My interest in music and memory began during my music therapy internship at a small nursing home in Brooklyn in the fall of 1978. It was there that I witnessed firsthand the power of music to reach seemingly lost function in those with end stages of dementia. Individuals who I was told were completely unaware of their environments and no longer recognized loved ones showed dramatic responses to familiar music. Lost attention became engaged attention, and soon their responses started to carry over beyond the music therapy sessions. In 1980, I became the full-time music therapist at the facility in the Bronx where Oliver Sacks’“Awakenings” took place. Dr. Sacks had observed how music, especially rhythm, could reanimate those with a Parkinson’s – like movement disorder.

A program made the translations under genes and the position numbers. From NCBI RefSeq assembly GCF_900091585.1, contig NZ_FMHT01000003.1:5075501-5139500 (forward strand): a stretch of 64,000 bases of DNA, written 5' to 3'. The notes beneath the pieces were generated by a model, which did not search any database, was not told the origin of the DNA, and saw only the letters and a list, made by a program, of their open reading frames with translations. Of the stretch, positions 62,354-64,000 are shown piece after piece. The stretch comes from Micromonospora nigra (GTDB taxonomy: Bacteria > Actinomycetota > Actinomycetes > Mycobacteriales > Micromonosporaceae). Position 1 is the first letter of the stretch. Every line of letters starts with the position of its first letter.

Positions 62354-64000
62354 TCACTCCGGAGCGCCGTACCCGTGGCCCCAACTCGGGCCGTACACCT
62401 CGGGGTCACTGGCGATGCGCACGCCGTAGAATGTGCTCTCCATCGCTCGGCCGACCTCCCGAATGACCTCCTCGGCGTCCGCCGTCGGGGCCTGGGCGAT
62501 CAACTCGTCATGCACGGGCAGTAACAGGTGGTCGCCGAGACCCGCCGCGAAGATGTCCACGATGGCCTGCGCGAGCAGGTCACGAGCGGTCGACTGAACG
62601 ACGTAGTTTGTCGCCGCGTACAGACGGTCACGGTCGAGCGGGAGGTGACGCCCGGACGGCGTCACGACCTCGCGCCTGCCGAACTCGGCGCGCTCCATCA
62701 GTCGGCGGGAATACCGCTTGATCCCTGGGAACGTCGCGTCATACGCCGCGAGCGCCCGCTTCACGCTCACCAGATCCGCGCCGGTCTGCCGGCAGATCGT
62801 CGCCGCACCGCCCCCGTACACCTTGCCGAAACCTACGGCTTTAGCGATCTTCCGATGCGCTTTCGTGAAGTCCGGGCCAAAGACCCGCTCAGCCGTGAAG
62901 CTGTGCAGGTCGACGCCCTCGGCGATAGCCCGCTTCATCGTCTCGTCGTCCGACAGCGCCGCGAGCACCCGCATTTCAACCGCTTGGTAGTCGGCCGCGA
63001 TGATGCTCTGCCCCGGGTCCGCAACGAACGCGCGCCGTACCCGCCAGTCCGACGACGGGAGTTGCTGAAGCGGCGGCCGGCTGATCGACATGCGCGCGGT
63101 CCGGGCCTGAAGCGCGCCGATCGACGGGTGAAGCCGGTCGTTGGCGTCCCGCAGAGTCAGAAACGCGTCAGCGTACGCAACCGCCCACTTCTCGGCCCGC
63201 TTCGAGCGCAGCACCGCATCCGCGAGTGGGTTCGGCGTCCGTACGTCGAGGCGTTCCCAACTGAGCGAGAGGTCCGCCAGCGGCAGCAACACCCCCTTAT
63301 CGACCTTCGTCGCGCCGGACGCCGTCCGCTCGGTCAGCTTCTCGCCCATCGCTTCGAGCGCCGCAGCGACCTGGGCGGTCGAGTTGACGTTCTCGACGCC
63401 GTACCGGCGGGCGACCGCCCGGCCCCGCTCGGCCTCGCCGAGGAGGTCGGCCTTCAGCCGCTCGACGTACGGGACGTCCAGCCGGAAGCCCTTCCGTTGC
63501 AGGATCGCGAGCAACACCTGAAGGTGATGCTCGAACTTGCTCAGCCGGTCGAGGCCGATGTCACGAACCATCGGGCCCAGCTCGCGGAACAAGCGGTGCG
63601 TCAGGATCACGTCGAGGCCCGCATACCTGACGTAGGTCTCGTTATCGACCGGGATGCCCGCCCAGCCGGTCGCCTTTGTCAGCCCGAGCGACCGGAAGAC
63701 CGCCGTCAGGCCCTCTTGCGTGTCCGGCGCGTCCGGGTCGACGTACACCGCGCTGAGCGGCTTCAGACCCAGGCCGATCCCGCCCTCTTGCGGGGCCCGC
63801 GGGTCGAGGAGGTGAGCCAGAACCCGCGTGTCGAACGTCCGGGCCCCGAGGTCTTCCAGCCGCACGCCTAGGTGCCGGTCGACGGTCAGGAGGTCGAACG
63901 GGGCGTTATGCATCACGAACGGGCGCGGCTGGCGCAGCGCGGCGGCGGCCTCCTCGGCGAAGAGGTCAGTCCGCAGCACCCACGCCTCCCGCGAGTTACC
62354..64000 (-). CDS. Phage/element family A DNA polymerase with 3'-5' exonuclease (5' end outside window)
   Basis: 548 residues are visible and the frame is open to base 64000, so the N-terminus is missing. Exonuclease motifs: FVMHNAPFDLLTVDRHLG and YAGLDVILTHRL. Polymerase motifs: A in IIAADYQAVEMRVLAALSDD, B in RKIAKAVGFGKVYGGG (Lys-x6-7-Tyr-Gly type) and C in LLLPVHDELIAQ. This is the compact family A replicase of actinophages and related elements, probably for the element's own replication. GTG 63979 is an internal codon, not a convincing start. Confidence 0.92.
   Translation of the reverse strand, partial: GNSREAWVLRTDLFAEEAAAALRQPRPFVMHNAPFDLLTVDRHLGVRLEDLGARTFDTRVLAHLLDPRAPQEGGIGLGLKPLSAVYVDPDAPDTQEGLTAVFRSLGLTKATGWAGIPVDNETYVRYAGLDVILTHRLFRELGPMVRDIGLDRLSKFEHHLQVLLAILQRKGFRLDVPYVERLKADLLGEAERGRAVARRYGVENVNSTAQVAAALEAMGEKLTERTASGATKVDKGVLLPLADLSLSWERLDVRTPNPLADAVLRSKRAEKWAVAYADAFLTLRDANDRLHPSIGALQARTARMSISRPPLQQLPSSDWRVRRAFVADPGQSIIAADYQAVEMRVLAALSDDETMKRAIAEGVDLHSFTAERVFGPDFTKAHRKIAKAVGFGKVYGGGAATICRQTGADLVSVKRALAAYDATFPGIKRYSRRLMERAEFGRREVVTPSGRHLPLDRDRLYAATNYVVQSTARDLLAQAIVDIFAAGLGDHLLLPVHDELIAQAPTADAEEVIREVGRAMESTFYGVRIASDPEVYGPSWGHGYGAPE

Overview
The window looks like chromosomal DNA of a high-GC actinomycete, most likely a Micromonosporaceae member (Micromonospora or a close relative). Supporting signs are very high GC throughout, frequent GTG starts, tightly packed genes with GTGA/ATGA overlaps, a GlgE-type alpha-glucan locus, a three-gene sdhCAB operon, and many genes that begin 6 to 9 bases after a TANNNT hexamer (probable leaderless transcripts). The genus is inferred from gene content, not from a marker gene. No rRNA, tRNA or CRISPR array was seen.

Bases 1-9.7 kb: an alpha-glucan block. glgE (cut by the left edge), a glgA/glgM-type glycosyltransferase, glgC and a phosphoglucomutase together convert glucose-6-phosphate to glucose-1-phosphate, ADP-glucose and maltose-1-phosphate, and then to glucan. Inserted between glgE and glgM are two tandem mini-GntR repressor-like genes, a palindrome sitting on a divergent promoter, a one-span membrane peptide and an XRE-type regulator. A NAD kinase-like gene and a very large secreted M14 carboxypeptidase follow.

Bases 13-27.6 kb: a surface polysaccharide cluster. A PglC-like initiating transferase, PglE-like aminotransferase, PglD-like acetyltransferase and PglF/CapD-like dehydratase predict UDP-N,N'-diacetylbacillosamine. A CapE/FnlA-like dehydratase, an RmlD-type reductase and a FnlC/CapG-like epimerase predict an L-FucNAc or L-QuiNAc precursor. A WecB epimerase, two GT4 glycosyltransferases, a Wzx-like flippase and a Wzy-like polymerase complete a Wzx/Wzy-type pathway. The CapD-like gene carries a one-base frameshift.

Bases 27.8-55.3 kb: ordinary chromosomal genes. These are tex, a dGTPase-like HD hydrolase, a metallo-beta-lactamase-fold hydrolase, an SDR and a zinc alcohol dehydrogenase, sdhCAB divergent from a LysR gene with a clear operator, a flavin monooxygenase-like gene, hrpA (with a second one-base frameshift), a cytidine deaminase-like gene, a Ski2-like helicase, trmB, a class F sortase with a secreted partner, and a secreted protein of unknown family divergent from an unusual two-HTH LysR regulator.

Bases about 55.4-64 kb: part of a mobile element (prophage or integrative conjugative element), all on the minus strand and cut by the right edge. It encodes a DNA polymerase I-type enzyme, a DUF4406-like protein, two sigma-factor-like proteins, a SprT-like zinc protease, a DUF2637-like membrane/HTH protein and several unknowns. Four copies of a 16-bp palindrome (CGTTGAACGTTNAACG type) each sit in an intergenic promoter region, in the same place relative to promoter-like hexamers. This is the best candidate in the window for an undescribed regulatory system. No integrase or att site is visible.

Together, Oliver and I searched for answers. Was music accessing deep rooted emotions, exciting lost memories, jump-starting parts of the brain into action? It wasn’t until the mid ‘90s that we found scientists who...READ MORE